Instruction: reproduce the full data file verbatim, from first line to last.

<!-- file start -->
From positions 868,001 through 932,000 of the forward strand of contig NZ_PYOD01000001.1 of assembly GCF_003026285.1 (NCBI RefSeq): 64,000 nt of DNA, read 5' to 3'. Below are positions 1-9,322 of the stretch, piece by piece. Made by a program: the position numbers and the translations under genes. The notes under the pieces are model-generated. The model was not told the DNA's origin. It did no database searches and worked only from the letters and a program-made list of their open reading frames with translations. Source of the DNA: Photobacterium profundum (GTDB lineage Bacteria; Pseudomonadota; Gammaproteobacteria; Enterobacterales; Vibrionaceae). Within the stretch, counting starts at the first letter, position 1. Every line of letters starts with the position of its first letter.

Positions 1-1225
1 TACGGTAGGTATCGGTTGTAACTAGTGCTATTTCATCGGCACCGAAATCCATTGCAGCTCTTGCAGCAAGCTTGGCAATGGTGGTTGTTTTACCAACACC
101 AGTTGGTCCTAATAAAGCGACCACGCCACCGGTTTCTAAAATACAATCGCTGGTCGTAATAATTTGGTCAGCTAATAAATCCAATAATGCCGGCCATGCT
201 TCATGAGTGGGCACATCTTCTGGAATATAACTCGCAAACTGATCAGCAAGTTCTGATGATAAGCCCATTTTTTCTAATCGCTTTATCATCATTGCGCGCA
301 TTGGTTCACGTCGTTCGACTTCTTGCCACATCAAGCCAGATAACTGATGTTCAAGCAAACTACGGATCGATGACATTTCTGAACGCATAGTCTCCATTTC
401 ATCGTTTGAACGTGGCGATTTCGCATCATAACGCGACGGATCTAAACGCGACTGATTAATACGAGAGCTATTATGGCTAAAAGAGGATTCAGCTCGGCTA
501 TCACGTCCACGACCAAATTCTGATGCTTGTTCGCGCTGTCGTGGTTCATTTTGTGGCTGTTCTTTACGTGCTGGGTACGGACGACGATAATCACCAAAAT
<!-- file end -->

From positions 868,001 through 932,000 of the forward strand of contig NZ_PYOD01000001.1 of assembly GCF_003026285.1 (NCBI RefSeq): 64,000 nt of DNA, read 5' to 3'. Below are positions 1-9,322 of the stretch, piece by piece. Made by a program: the position numbers and the translations under genes. The notes under the pieces are model-generated. The model was not told the DNA's origin. It did no database searches and worked only from the letters and a program-made list of their open reading frames with translations. Source of the DNA: Photobacterium profundum (GTDB lineage Bacteria; Pseudomonadota; Gammaproteobacteria; Enterobacterales; Vibrionaceae). Within the stretch, counting starts at the first letter, position 1. Every line of letters starts with the position of its first letter.

Positions 1-1225
1 TACGGTAGGTATCGGTTGTAACTAGTGCTATTTCATCGGCACCGAAATCCATTGCAGCTCTTGCAGCAAGCTTGGCAATGGTGGTTGTTTTACCAACACC
101 AGTTGGTCCTAATAAAGCGACCACGCCACCGGTTTCTAAAATACAATCGCTGGTCGTAATAATTTGGTCAGCTAATAAATCCAATAATGCCGGCCATGCT
201 TCATGAGTGGGCACATCTTCTGGAATATAACTCGCAAACTGATCAGCAAGTTCTGATGATAAGCCCATTTTTTCTAATCGCTTTATCATCATTGCGCGCA
301 TTGGTTCACGTCGTTCGACTTCTTGCCACATCAAGCCAGATAACTGATGTTCAAGCAAACTACGGATCGATGACATTTCTGAACGCATAGTCTCCATTTC
401 ATCGTTTGAACGTGGCGATTTCGCATCATAACGCGACGGATCTAAACGCGACTGATTAATACGAGAGCTATTATGGCTAAAAGAGGATTCAGCTCGGCTA
501 TCACGTCCACGACCAAATTCTGATGCTTGTTCGCGCTGTCGTGGTTCATTTTGTGGCTGTTCTTTACGTGCTGGGTACGGACGACGATAATCACCAAAAT